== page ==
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Live Facial Recognition technology results in six arrests

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Live Facial Recognition technology results in six arrests

As part of our commitment to reduce crime and anti-social behaviour in our communities we are continuing to deploy Live Facial Recognition technology.

On Wednesday (15 May) officers made six arrests with the assistance of the technology at deployments in Tower Hamlets and in the vicinity of the O2 Arena in Greenwich.

This included two people who breached the terms of their sexual harm prevention order (SHPO).

After the alerts were made officers found one of them had items in their possession which as part of their court imposed conditions they must inform police they have. They had not met the terms of that order.

The other had not complied with conditions relating to an electronic device.

Other arrests include a man wanted for grievous bodily harm, another for assault of a police officer and assault.

Of the six arrests, three were from the Tower Hamlets deployment and three from the Greenwich deployment.

An alert is made when the technology suggests a person walking through a zone of recognition is similar to person on a bespoke watchlist.

If an alert is made this does not automatically mean an arrest, it could mean officers will ensure that a person is complying with their conditions as set out by a court.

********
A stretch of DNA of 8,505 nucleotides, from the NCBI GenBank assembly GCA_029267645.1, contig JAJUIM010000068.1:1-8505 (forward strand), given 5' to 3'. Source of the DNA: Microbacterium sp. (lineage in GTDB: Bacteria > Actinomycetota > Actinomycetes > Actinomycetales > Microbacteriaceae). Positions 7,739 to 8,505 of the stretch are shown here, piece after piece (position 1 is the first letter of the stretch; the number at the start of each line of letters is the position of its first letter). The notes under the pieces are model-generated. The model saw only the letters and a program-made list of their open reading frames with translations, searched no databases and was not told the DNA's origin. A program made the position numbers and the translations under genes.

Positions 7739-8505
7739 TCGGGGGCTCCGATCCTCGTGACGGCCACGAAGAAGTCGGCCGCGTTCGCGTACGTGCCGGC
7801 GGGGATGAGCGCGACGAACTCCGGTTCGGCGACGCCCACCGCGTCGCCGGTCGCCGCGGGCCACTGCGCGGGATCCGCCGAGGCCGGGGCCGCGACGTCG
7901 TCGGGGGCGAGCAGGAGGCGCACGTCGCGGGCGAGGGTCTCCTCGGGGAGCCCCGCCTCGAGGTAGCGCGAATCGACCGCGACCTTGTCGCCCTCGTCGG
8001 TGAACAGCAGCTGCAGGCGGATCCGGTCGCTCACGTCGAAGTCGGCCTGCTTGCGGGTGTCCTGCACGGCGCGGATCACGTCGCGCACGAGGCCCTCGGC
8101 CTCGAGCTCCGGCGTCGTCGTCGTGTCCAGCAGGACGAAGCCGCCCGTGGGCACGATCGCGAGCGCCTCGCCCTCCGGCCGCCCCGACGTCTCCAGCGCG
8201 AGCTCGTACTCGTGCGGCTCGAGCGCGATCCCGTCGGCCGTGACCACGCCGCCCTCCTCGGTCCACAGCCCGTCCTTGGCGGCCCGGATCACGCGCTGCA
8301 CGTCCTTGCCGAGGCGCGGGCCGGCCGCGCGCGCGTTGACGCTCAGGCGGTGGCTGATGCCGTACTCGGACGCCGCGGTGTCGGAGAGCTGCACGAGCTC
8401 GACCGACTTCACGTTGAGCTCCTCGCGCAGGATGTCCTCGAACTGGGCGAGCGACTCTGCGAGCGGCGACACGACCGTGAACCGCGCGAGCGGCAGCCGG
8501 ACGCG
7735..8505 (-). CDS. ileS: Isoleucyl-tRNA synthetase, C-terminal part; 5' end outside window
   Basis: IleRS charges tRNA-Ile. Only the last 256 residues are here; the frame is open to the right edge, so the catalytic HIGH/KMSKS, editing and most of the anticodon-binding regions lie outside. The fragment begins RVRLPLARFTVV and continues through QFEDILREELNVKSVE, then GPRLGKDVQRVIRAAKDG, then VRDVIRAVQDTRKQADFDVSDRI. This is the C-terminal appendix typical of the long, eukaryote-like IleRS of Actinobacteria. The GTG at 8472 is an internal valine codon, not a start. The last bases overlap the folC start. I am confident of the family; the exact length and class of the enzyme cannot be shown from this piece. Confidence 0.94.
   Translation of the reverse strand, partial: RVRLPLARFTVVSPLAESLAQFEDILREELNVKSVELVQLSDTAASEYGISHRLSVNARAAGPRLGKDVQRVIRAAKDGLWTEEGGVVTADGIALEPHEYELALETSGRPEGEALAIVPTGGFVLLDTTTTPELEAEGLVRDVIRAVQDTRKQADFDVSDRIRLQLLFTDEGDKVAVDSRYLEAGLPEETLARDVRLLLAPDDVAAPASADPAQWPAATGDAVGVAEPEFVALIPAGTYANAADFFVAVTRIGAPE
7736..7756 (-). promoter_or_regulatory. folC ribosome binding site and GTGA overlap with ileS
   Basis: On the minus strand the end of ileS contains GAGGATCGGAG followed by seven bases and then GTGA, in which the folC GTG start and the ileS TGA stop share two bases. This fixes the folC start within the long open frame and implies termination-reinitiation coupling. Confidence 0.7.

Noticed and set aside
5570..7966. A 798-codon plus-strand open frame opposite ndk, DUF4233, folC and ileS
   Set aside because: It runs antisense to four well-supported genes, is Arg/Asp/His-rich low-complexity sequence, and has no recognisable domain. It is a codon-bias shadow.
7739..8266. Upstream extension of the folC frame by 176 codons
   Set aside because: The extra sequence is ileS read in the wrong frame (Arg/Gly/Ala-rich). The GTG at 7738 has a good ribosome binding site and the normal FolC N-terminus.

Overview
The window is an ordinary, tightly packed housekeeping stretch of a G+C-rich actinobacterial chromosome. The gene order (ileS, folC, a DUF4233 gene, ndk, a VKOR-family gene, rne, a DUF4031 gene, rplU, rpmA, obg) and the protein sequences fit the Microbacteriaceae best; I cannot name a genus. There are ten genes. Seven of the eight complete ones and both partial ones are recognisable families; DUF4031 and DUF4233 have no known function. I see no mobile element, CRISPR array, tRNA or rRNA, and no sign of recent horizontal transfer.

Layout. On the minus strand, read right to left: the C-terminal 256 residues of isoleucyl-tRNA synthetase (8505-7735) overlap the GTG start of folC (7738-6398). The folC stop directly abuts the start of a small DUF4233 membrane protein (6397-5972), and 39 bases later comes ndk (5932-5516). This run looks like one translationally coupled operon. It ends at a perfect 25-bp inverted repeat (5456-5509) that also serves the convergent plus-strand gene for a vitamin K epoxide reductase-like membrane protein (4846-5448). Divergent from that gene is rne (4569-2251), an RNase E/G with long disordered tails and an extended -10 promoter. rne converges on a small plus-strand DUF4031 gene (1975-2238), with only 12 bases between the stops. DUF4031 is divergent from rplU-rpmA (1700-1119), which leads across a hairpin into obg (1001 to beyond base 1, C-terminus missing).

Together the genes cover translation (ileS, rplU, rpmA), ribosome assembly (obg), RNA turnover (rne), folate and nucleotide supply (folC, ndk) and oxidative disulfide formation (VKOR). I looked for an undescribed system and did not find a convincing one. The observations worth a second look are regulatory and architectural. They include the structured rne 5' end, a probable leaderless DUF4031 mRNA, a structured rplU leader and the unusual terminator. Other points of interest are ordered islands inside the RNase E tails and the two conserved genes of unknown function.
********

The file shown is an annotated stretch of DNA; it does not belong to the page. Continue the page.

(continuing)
Lindsey Chiswick, who is director of intelligence for the Met and who leads law enforcement use of facial recognition nationally, said: “Every deployment has a unique watchlist which is generated at the start of the day and immediately deleted at the end of the deployment.

“It takes less than a second for the technology to create a biometric image of a person’s face, assess it against the bespoke watchlist and automatically delete it when there is no match, with no way for police to retrieve the image.

“Some of the ways we are using facial recognition technology is to prevent and detect crime, find wanted criminals, safeguard vulnerable people and to protect people from harm – all to keep the people we serve safe.”

Superintendent Rav Pathania, who leads policing in Greenwich, said: “We work closely with the O2 Arena to prevent and deter crime in the local area. From the conversations I’ve had with local businesses, they supported this deployment. This technology is a great tactic which results is making Greenwich safer by removing serious offenders from the streets.”

More information about this technology, including details of previous deployments can be found here (




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